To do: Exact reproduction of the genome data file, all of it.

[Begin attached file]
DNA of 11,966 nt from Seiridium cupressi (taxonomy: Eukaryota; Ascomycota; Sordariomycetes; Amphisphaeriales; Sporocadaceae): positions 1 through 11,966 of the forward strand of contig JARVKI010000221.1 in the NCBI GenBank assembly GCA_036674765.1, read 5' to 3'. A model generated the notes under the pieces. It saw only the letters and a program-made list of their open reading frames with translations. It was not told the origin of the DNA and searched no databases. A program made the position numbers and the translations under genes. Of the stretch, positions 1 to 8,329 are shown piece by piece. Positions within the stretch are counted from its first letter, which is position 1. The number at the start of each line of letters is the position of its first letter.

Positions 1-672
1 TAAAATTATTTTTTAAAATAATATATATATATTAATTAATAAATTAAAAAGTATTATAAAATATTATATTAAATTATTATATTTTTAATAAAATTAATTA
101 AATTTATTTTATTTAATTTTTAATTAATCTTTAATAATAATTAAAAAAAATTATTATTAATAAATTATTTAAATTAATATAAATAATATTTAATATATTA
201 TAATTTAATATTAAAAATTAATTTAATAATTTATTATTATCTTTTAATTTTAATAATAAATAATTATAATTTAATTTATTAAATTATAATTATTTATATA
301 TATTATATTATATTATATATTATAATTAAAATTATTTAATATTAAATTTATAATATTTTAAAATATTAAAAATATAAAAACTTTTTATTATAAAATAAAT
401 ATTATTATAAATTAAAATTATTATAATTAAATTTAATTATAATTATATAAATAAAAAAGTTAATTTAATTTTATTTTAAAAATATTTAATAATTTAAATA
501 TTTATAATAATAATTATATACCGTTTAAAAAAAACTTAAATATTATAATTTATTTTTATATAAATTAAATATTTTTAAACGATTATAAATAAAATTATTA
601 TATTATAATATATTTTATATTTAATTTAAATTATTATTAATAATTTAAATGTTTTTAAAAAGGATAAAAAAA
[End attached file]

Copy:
DNA of 11,966 nt from Seiridium cupressi (taxonomy: Eukaryota; Ascomycota; Sordariomycetes; Amphisphaeriales; Sporocadaceae): positions 1 through 11,966 of the forward strand of contig JARVKI010000221.1 in the NCBI GenBank assembly GCA_036674765.1, read 5' to 3'. A model generated the notes under the pieces. It saw only the letters and a program-made list of their open reading frames with translations. It was not told the origin of the DNA and searched no databases. A program made the position numbers and the translations under genes. Of the stretch, positions 1 to 8,329 are shown piece by piece. Positions within the stretch are counted from its first letter, which is position 1. The number at the start of each line of letters is the position of its first letter.

Positions 1-672
1 TAAAATTATTTTTTAAAATAATATATATATATTAATTAATAAATTAAAAAGTATTATAAAATATTATATTAAATTATTATATTTTTAATAAAATTAATTA
101 AATTTATTTTATTTAATTTTTAATTAATCTTTAATAATAATTAAAAAAAATTATTATTAATAAATTATTTAAATTAATATAAATAATATTTAATATATTA
201 TAATTTAATATTAAAAATTAATTTAATAATTTATTATTATCTTTTAATTTTAATAATAAATAATTATAATTTAATTTATTAAATTATAATTATTTATATA
301 TATTATATTATATTATATATTATAATTAAAATTATTTAATATTAAATTTATAATATTTTAAAATATTAAAAATATAAAAACTTTTTATTATAAAATAAAT
401 ATTATTATAAATTAAAATTATTATAATTAAATTTAATTATAATTATATAAATAAAAAAGTTAATTTAATTTTATTTTAAAAATATTTAATAATTTAAATA
501 TTTATAATAATAATTATATACCGTTTAAAAAAAACTTAAATATTATAATTTATTTTTATATAAATTAAATATTTTTAAACGATTATAAATAAAATTATTA
601 TATTATAATATATTTTATATTTAATTTAAATTATTATTAATAATTTAAATGTTTTTAAAAAGGATAAAAAAA